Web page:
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Arguing the Constitution Was Pro-Slavery is Just…Dumb

It’s a woke new world here in the West, which means the self-loathing and general contempt for our civilizational foundations, values, and ethics is all the rage.  Expect to see presidential candidates in the Democrat primary compete with who can run them down the quickest, though Senator Bernie Sanders seems to be in the early lead. 

Remember it was Sanders in a question and answer session at Liberty University a couple years ago who let the Constitution have it:

I would also say that as a nation, the truth is, that a nation in which many ways was created, and I’m sorry to have to say this, from way back, on racist principles.

As a high school history teacher I can vouch for the fact that Bernie’s understanding of our Constitutional heritage has become the preferred interpretation of those who write school textbooks.  Which means, of course, that the notion of a “racist Constitution” is increasingly embraced by young people.  They have been indoctrinated into the insanity, which fits perfectly into the woke philosophy that now dominates their campus experience.

I admit that lamenting the inevitable collapse of any civilization that despises its own foundation actually takes a backseat for me in this situation.  I’m actually more annoyed by the stunning anti-intellectualism of such a proposition.  You have to know next to nothing about the Constitutional Convention, its debates, the Federalist Papers, and the ratification debate to hold to such a nonsensical view.  To be blunt, it’s just a staggeringly dumb proposition that the Constitution was written as a pro-slavery document.

Dr. Allen C. Guelzo of Gettysburg College does an immense amount of scholarly debunking of this woke re-write of American history in a piece published recently at National Review.  It’s a lengthy, and well-written exposition that provides a treasure-trove of actual quotes, remarks, and explanations of the tenuous handling of the slavery topic at the Constitutional Convention.  And it’s revelatory of how the anti-slavery Founders won the war through judicious omissions and apparent compromises that actually spelled the impending doom for the heinous institution of slavery.  He writes,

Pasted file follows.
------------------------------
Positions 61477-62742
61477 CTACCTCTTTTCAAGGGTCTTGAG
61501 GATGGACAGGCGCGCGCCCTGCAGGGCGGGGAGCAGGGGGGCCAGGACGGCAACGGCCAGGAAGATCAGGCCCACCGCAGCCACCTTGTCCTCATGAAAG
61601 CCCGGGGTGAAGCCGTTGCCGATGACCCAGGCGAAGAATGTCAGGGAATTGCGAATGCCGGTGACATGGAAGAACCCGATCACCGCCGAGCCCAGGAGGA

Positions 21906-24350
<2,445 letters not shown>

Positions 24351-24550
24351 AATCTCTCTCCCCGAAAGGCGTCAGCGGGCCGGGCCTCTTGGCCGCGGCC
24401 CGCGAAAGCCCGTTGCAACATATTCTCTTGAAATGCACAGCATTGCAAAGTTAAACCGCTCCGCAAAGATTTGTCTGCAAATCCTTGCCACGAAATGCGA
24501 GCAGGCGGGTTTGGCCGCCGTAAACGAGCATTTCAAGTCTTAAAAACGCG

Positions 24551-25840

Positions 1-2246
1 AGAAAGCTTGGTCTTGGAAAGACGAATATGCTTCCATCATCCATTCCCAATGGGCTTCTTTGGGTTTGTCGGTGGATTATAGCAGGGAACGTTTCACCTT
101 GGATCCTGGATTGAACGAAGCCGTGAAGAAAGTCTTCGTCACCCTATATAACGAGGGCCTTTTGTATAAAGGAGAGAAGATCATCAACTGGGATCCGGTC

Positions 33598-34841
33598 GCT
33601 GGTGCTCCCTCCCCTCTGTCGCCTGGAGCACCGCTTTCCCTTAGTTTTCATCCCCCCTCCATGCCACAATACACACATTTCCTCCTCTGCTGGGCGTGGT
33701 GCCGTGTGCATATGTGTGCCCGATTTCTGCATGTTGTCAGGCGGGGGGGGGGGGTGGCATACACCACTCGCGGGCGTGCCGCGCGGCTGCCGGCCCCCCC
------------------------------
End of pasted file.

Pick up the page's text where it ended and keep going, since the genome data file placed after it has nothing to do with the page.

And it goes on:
Just how much distance the Framers wished to put between slavery and the new Constitution emerged even before the Convention adjourned. On July 13, 1787, the final Congress under the Articles of Confederation, sitting in New York, adopted the Northwest Ordinance as the instrument for organizing the territory ceded by Great Britain around the Great Lakes. The Ordinance’s sixth section provided that “there shall be neither slavery nor involuntary servitude in the said territory, otherwise than in the punishment of crimes whereof the party shall have been duly convicted.” The Ordinance did not at once liberate slaves living in the Northwest (especially the slaves belonging to old French colonial families along the Mississippi River), but it did turn the face of the future away from slavery.

As the Constitution moved toward ratification, one member of the Massachusetts ratifying convention recognized the same dynamic at work in the new federal instrument. “It would not do to abolish slavery . . . in a moment,” conceded Bostonian Thomas Dawes (whose cousin, William, had ridden with Paul Revere). Nevertheless, even if “slavery is not smitten with an apoplexy, yet it has received a mortal wound and will die of a consumption.” And the Pennsylvania abolitionist Benjamin Rush rejoiced that, by refusing to include slavery or “slaves in this constitution,” the Framers had saved the republic from “the very words” that “would contaminate the glorious fabric of American liberty and government.” The “cloud” of anti-slavery, “which a few years ago was no larger than a man’s hand, has descended in plentiful dews and at last cover’d every part of our land.”

This is just a taste of what Guelzo offers up.  For anyone ready to fight back against the intellectually deficient, emotional screeds of our country’s prophets of woke, this is an excellent start.  And for those who are simply desirous to know the truth of how America’s preeminent governing document was “deliberately written to avoid establishing a legal precedent for ownership of human beings,” it’s a first-rate primer.

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